If we want x^^y to behave well under limits for rational y's, then at the very least we need to have x^^y welldefined when y is a rational number. The following evaluations show that the two obvious ways that one might use to define x^^y for rational y's fail even on this account. [Warning: The shortcut method I mentioned earlier for evaluating b^(1/n) when n > 3, where we replace all but the top three x's in x^x^...^x = b (n x's) with 10's (or even the more accurate approximation where all but the top four x's are replaced with 10's), doesn't work for the last two evaluations below. The values of b in these two calculations wind up not being large enough for this approximation to be valid.]
10 ^^ (1/2) = 2.5061841 googol ^^ (1/2) = 56.961248
[10 ^^ 2] ^^ (1/4) = 2.0900767 [googol ^^ 2] ^^ (1/4) = 2.2989170
[10 ^^ (1/4)] ^^ 2 = 2.5984930 [googol ^^ (1/4)] ^^ 2 = 6.7603517
[10 ^^ 3] ^^ (1/6) = 1.8273653 [googol ^^ 3] ^^ (1/6) = 2.2992298
[10 ^^ (1/6)] ^^ 3 = 2.6537973 [googol ^^ (1/6)] ^^ 3 = 9.1140260
Even more striking is the following >>>
googolplex ^^ (1/2) = 1.0203172 x 10^98
[googolplex ^^ 2] ^^ (1/4) = 56.849709
[googolplex ^^ (1/4)] ^^ 2 = 171.82257
Note that [googolplex ^^ 2] ^^ (1/4) agrees with the value we found earlier for googolplex ^^ (1/3). Moreover, these two values are not very different from googol ^^ (1/2). This is related to the fact that for k > 3 the following "identities" hold:
(10^^k) ^^ n = 10 ^^ (k+n1)
(10^^k) ^^ (1/n) = 10 ^^ (kn+1) (k > n).
For more about defining x^^y for rational and real numbers y, see Appleby [5], Bennett [12], Bromer [16] (pp. 172173), Knoebel [63] (pp. 247248), and Wright [109].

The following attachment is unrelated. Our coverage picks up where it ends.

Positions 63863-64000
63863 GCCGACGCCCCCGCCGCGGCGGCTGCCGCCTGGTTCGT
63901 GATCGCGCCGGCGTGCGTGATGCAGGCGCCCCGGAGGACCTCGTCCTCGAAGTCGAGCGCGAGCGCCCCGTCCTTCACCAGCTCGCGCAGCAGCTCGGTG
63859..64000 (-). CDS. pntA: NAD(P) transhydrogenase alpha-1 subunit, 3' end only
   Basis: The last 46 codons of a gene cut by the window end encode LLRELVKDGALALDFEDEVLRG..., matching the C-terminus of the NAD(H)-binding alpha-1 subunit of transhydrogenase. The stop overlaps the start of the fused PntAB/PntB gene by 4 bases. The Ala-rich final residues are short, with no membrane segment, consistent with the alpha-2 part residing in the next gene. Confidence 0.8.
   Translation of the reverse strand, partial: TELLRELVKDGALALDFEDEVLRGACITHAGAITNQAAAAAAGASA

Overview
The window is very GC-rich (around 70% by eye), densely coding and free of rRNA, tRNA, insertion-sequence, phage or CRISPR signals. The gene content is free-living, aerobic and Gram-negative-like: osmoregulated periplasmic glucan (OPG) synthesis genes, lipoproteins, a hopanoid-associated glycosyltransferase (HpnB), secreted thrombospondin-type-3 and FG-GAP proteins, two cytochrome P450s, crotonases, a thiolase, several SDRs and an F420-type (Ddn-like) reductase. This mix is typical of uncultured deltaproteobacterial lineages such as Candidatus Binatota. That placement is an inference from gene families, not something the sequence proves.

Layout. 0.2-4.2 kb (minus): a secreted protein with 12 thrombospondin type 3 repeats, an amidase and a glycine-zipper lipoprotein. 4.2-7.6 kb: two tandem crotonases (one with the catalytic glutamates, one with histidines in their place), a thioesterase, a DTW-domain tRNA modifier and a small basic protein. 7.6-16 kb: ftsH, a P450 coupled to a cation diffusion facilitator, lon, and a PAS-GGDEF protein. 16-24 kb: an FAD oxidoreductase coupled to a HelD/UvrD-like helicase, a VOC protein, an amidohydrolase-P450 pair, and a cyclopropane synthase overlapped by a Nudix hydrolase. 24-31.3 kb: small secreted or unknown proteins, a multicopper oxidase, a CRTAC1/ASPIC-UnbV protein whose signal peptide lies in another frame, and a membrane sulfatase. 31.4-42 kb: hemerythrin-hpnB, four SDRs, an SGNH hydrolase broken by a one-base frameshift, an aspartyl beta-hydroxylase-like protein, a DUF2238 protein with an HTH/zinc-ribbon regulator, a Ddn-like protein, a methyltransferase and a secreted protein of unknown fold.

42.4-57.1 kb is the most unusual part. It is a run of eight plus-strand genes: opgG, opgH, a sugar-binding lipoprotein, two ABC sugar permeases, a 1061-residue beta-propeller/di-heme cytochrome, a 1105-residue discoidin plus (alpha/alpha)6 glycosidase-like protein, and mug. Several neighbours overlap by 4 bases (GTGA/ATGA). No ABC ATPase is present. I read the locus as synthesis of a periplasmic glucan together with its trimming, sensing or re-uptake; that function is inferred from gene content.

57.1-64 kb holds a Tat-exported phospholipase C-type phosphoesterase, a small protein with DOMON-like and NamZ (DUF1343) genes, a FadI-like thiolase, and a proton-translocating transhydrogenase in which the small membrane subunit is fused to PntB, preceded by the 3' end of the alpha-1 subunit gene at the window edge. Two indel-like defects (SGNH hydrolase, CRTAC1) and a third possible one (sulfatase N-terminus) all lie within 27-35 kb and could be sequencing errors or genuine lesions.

Below are some web pages that deal with issues related to this topic. The most relevant of these for hyperroots is the sci.math thread "Generalization of Radicals".
"1. Tetration (hyperexponentiation)" by Constantin Rubtsov http://numbers.newmail.ru/english/01/1e.html
sci.math  "What is pi to the pi, pi times? (Was Q: `Half' a logarithm?)" [Nov. 13, 1995] http://groups.google.com/groups?selm=487vle%24jeq%40news.cis.okstate.edu
sci.math  "Re: Q: `Half' a logarithm?" [Nov. 1416, 1995] http://groups.google.com/groups?hl=en&th=834d1208768cfaec&rnum=4
sci.math ''HyperExponentiation" [April 23 to Oct. 31, 1999] http://mathforum.org/epigone/sci.math/wermzoujerm
sci.math  "Interpolation of iterated exponentiation?" [Nov. 16, 1999] http://mathforum.org/epigone/sci.math/sworkanddwee
sci.math  "Generalization of Radicals" [Jan. 911, 2000] http://mathforum.org/epigone/sci.math/brelsmozhing
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F. REFERENCES FOR SECTION 2
[5] J. C. Appleby, "Hexponentiation", The Mathematical Gazette 79 #484 (March 1995), 8487.
[12] Albert A. Bennett, "Note on an operation of the third grade", Annals Math. (2) 17 (191516), 7475.
[16] Nick Bromer, "Superexponentiation", Mathematics Magazine 60 (1987), 169173.
[63] R. Arthur Knoebel, "Exponentials reiterated", Amer. Math. Monthly 88 (1981), 235252. [Has an extremely complete bibliography of 125 references. Bennett's paper does not appear, however.]
[71] John E. Littlewood, "Large Numbers", Mathematical Gazette 32 #300 (July 1948), 163171. [Reprinted on pp. 100113 of Bela Bollobas, LITTLEWOOD'S MISCELLANY, Cambridge Univ. Press, 1986. The largest number in Archimedes' "The Sand Reckoner" is given incorrectly as 10^(8 x 10^15) on p. 163 of the article and on p. 100 of the book reprint.] http://uk.cambridge.org/mathematics/catalogue/052133702X/default.htm
[109] E. M. Wright, "Iteration of the exponential function", Quarterly J. Math. (Oxford) 18 (1947), 228235.